“When you’re doing broadcasting, you’re trying not to critique the officials, you’re trying not to critique the players, and you’re trying not to second-guess the coaches,” Salato says. “But you could tell Will, Will was biting his tongue. Sometimes he may have let something slip out – ‘He should have called timeout there,’ or, ‘I can’t believe he’s not going zone after that timeout.’ At a pretty early age it was clear that was what Will wanted to do.”

Photo courtesy LSUSports.net

“DREAM JOB”

Wade’s approach to basketball is unique, because his path to the game was unique. He didn’t play the game at a high level, but he always thought it at a high level.

That’s probably why he and Greg Graber became – and remain – fast friends.

Graber’s full-time job is as Head of Middle School at the Lausanne Collegiate School in Memphis. On the side, he operates as a mental performance consultant to coaches and athletes. He was working with Josh Pastner at Memphis when Wade was head coach at Chattanooga. There, he had a former Tiger, Trey Draper, as a graduate assistant, and Draper mentioned Graber’s work to Wade, who was immediately interested.

“It’s funny,” Graber recalls, “when I met him the first time, [Wade] told me that since he was at a small D-1 school, he didn’t have any money to pay me, but he was really interested in what I do. I found him a very personable, charming guy. We really clicked and became friends right off the bat. So on weekends, a couple times a month, I’d drive six hours to Chattanooga and work with him for no pay.”[perfectpullquote align=”right” cite=”” link=”” color=”” class=”” size=””]

“Will is one of these guys who is really forward-thinking and progressive,” Graber says. “He realizes players getting the mental edge is really going to help. He’s willing to try whatever.”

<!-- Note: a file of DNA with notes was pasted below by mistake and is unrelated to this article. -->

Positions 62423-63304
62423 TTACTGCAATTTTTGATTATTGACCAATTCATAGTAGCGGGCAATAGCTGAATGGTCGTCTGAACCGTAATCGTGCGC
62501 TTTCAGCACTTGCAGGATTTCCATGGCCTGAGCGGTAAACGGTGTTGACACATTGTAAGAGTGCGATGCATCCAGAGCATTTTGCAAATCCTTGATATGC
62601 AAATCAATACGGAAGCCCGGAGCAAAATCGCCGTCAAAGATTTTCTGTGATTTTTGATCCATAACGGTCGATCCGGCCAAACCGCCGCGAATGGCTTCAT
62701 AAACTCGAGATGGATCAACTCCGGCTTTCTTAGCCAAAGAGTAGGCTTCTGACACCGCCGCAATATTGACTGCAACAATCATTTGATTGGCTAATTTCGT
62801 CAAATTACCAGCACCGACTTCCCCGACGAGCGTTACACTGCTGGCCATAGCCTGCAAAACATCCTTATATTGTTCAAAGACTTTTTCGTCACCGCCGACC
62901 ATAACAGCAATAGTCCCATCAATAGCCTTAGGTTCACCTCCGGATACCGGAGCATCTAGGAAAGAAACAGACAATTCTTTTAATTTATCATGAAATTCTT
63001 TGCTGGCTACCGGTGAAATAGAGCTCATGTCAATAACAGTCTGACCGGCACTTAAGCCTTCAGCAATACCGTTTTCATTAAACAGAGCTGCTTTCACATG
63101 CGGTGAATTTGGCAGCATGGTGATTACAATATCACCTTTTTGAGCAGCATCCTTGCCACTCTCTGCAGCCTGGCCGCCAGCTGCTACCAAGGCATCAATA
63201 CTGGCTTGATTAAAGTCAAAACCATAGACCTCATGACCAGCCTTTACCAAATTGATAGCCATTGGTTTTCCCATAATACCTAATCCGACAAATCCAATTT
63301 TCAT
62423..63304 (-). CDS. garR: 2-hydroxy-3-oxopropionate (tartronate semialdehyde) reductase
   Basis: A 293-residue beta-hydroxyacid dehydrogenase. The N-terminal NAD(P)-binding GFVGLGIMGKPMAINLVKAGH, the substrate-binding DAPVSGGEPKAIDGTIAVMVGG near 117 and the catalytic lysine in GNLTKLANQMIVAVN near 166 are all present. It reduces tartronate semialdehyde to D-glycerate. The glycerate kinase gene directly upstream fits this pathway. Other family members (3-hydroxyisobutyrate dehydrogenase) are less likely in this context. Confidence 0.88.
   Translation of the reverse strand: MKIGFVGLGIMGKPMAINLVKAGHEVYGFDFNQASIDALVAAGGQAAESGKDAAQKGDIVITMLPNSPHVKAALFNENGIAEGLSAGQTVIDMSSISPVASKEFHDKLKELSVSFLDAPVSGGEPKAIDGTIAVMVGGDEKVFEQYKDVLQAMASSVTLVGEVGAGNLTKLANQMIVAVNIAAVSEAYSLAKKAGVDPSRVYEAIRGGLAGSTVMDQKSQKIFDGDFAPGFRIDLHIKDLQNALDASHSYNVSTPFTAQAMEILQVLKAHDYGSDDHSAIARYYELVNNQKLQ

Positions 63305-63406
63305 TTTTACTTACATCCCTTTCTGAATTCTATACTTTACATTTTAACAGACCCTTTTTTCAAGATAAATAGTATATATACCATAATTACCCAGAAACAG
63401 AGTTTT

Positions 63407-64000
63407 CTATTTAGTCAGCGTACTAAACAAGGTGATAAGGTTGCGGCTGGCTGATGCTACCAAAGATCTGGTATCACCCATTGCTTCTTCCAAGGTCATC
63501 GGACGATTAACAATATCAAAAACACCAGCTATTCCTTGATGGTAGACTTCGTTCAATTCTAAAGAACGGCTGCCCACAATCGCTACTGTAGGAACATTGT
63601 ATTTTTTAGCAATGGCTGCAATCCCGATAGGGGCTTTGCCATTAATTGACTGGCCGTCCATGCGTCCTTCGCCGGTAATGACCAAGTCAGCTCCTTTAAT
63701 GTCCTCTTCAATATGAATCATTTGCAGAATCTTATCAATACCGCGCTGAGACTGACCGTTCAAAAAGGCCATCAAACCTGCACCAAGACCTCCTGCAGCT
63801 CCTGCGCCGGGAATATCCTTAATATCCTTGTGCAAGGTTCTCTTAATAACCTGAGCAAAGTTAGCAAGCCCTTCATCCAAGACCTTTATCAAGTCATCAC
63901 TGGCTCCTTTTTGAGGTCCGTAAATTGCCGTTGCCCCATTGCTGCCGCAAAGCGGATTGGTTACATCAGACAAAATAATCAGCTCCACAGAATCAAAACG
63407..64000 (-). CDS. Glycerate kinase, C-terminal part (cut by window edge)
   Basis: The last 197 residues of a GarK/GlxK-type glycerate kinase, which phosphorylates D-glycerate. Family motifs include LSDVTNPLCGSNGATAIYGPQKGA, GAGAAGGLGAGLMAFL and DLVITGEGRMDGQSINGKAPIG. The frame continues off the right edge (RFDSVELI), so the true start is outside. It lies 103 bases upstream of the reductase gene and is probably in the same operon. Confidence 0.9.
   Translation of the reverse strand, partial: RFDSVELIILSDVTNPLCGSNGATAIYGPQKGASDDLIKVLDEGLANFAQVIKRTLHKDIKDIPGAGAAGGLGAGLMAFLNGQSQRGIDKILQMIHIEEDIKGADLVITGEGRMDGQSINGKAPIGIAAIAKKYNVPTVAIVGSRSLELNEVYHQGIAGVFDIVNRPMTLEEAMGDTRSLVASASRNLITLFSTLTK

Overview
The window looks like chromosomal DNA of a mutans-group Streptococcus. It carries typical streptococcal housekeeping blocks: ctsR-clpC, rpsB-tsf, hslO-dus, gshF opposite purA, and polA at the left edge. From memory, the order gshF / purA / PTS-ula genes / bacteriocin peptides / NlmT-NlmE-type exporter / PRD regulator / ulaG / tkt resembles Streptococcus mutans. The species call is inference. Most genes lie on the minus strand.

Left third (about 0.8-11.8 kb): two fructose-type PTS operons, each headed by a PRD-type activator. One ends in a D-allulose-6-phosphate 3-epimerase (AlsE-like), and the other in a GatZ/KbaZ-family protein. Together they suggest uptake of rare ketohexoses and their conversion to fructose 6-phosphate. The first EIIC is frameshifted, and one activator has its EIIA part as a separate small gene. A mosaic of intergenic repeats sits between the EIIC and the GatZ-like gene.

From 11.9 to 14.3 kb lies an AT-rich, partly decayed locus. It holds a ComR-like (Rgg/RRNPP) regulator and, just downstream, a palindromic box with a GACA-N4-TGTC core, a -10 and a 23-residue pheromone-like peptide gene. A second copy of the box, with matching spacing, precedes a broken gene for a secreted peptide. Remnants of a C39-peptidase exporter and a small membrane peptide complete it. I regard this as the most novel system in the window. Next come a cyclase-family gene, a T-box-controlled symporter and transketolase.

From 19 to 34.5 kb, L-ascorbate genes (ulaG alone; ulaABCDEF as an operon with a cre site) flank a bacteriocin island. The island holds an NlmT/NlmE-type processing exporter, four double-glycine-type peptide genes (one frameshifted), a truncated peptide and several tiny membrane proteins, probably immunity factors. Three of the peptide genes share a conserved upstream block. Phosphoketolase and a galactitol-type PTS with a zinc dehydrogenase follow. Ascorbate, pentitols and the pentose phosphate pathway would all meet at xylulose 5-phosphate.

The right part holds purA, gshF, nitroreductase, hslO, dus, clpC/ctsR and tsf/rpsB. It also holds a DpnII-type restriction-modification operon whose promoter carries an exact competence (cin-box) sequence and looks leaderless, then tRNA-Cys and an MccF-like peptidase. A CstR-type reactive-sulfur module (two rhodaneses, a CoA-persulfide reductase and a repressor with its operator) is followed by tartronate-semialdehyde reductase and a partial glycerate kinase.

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Graber’s work focuses on de-stressing the mind using deep breathing techniques, visualization, and meditation. The key is using mindfulness to “give players a mental toolbox to work with to get them focused and to de-stress,” Graber says.

It’s outside the box, sure. Which means it’s also right up Wade’s alley.

“Will is one of these guys who is really forward-thinking and progressive,” Graber says. “He realizes players getting the mental edge is really going to help. He’s willing to try whatever.”

Graber’s techniques worked so well with Wade’s players that Wade himself signed up – and, when he inherited a larger budget at VCU, started paying him. In his two years in Richmond, Wade wore a bracelet with “breathe” inscribed on it and utilized a pre-game breathing routine to clear his mind.

That’s not all he picked up from Graber. One of Graber’s challenges to Wade’s Chattanooga team was to try a “365 streak” – to do, in Graber’s words, “something productive that was going to make them better people and build their mental discipline to do something worthwhile once a day, every day, for 365 days a year.” It could be posting an inspirational quote to social media, or reading scripture – or, in Graber’s case, running at least a mile.

Every. Single. Day.

“Will asked me what [streak] I did,” Graber recalls. “I think he was trying to call me on it a little bit. And when I told him, his response was, ‘That’s the stupidest thing I ever heard in my life.’”

“So I find out a month later from his players that he’s doing it too.”

Graber is 36 days ahead of Wade, and both are well over 800 days into their streak. Graber was sure to remind Wade to get his miles in the Tuesday he arrived in Baton Rouge.